No Greater Incidence or Worsening of Cardiac Valve Regurgitation with Somatostatin Analog Treatment of Acromegaly

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Excess GH and IGF-I in acromegaly are associated with reduced life expectancy due to cardiovascular complications.


The objective of the study was to investigate the prevalence, incidence, and severity of cardiac valve regurgitation before and after somatostatin-analog treatment in acromegaly.


This was a prospective, observer-blinded, multicenter, 12-month study.


The study was conducted at 33 specialist centers.


The study population consisted of 225 adult patients with acromegaly without significant cardiac valve abnormalities or prior valve-replacement surgery, matched for age, sex, and center/country/study.


Interventions included initiation/continuation of lanreotide (n = 107) or octreotide treatment (n = 118), tailored for optimal disease control.

Main Outcome Measures:

Relative risk of new/worsening regurgitation in any valve at 12 months compared with baseline, was measured.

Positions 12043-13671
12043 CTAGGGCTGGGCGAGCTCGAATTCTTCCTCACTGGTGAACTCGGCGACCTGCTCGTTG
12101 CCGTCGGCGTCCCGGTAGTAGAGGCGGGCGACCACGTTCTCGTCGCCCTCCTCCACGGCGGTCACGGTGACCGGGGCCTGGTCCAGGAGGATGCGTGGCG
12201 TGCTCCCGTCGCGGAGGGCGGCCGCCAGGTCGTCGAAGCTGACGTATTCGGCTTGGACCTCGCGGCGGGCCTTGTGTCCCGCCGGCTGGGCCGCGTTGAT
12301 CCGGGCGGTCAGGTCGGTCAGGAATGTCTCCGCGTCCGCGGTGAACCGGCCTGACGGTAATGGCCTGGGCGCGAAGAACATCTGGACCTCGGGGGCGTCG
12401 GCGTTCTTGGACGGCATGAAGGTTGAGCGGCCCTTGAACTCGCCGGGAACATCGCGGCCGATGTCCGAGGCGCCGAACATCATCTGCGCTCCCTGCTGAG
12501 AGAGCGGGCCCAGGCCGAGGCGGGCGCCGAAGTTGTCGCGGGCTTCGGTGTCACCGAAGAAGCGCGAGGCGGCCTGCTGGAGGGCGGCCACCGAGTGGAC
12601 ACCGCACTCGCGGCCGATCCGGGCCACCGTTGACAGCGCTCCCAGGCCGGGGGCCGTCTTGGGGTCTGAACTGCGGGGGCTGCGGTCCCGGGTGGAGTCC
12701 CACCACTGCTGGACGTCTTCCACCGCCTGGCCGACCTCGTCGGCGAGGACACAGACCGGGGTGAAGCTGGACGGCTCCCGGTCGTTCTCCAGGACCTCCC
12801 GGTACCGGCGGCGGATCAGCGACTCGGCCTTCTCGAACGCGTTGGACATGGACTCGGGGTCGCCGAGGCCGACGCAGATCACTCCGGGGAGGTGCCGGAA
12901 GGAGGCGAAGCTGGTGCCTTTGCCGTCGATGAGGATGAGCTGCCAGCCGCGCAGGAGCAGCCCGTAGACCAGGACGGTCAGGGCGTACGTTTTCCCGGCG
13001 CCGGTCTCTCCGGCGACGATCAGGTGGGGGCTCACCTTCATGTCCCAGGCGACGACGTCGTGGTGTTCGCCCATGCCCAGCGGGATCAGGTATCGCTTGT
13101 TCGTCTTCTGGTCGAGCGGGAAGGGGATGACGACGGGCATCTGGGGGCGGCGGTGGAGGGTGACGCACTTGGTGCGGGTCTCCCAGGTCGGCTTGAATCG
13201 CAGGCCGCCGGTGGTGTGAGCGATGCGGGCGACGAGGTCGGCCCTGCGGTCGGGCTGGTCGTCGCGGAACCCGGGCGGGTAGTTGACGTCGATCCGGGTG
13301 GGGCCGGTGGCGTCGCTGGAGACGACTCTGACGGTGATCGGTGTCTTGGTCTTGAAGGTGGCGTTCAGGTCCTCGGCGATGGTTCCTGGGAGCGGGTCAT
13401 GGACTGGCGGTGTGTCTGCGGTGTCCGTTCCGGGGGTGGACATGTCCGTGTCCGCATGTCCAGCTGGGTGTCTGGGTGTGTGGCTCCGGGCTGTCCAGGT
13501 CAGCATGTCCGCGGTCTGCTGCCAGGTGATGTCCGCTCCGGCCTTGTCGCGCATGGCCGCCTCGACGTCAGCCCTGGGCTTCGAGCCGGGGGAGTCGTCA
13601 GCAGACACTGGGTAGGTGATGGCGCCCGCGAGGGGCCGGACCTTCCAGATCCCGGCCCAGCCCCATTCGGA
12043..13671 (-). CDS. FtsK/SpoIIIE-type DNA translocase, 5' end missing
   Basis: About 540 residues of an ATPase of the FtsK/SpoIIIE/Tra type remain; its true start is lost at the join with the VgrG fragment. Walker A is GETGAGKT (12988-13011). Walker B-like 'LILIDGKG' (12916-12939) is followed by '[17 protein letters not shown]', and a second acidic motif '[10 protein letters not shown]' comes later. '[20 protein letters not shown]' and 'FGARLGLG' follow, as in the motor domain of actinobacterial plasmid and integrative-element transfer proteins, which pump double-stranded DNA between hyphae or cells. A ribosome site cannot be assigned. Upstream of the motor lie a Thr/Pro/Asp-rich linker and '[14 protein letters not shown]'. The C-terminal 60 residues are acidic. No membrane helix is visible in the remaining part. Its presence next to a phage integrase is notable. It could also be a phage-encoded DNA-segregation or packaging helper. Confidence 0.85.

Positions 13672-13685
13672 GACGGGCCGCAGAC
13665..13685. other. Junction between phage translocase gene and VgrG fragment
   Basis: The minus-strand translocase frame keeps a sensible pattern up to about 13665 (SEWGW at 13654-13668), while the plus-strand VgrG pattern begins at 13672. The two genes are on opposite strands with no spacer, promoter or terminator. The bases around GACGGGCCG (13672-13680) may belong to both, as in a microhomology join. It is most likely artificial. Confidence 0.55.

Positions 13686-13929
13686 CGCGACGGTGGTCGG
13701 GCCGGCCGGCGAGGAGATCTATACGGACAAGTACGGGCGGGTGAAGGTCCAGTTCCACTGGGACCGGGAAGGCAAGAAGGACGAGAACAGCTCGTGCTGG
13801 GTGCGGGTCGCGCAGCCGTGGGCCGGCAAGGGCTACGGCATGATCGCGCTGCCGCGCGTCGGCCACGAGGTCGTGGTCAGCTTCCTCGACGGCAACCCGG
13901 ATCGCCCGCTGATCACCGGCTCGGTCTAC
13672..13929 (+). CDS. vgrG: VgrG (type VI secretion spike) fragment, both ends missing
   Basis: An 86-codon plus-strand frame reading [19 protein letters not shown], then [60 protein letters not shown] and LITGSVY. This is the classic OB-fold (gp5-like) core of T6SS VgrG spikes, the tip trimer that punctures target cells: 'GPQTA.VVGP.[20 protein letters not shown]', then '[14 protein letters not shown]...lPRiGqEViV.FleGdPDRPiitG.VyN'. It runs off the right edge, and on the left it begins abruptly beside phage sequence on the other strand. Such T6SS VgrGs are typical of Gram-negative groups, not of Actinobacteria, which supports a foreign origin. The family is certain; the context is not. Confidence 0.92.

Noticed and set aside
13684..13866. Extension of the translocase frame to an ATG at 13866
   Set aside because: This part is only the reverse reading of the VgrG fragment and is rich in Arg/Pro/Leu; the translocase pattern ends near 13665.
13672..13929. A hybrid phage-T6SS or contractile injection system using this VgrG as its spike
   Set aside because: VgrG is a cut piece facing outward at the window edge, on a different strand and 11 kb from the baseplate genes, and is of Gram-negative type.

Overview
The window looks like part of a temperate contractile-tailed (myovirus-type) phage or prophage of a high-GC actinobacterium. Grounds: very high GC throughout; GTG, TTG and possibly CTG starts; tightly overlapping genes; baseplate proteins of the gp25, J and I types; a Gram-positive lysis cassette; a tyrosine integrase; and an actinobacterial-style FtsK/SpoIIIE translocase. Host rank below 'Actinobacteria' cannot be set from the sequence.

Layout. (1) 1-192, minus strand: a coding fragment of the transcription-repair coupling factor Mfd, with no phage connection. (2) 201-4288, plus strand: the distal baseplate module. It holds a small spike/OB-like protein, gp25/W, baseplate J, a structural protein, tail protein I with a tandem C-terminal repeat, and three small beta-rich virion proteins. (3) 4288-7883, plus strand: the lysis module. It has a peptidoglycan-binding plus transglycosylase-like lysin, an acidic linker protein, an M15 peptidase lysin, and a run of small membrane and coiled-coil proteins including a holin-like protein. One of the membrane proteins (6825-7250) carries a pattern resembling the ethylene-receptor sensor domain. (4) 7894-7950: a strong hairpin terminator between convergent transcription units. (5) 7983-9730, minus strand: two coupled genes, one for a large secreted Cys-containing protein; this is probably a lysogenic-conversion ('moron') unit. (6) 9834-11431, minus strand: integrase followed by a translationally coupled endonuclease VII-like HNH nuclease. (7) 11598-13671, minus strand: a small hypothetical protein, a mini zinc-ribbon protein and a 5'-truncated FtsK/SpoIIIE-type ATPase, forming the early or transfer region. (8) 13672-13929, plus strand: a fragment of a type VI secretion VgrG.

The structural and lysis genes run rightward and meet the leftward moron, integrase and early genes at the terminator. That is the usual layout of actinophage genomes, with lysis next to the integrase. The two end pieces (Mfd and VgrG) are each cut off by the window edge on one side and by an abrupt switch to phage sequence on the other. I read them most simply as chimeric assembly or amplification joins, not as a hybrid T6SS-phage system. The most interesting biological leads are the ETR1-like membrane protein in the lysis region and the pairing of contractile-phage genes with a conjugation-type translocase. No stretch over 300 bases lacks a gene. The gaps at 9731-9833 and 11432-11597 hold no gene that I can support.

At baseline, almost 80% of patients had some degree of cardiac valve regurgitation, although none was severe. The risk of developing new/worsening regurgitation in any valve at 12 months was nonsignificant and similar for the cohorts [adjusted odds ratio 0.86; 95% confidence interval (CI) 0.41-1.82; P = 0.694; relative risk 1.04; 95% CI 0.67-1.60; risk difference 0.01; 95% CI −0.13 to 0.16]. For 54% of patients, the severity of regurgitation stayed the same during the study. At baseline, significant valve regurgitation occurred in 18% of patients (lanreotide cohort) and 13% (octreotide cohort) and at 12 months in 18% of each cohort.


The incidence of valve regurgitation did not change over 12 months of treatment with somatostatin analogs, and most cases were physiologic or mild in severity. There was no significant difference between somatostatin analogs in the risk of developing new/worsening valve regurgitation or significant regurgitation after 1 yr.

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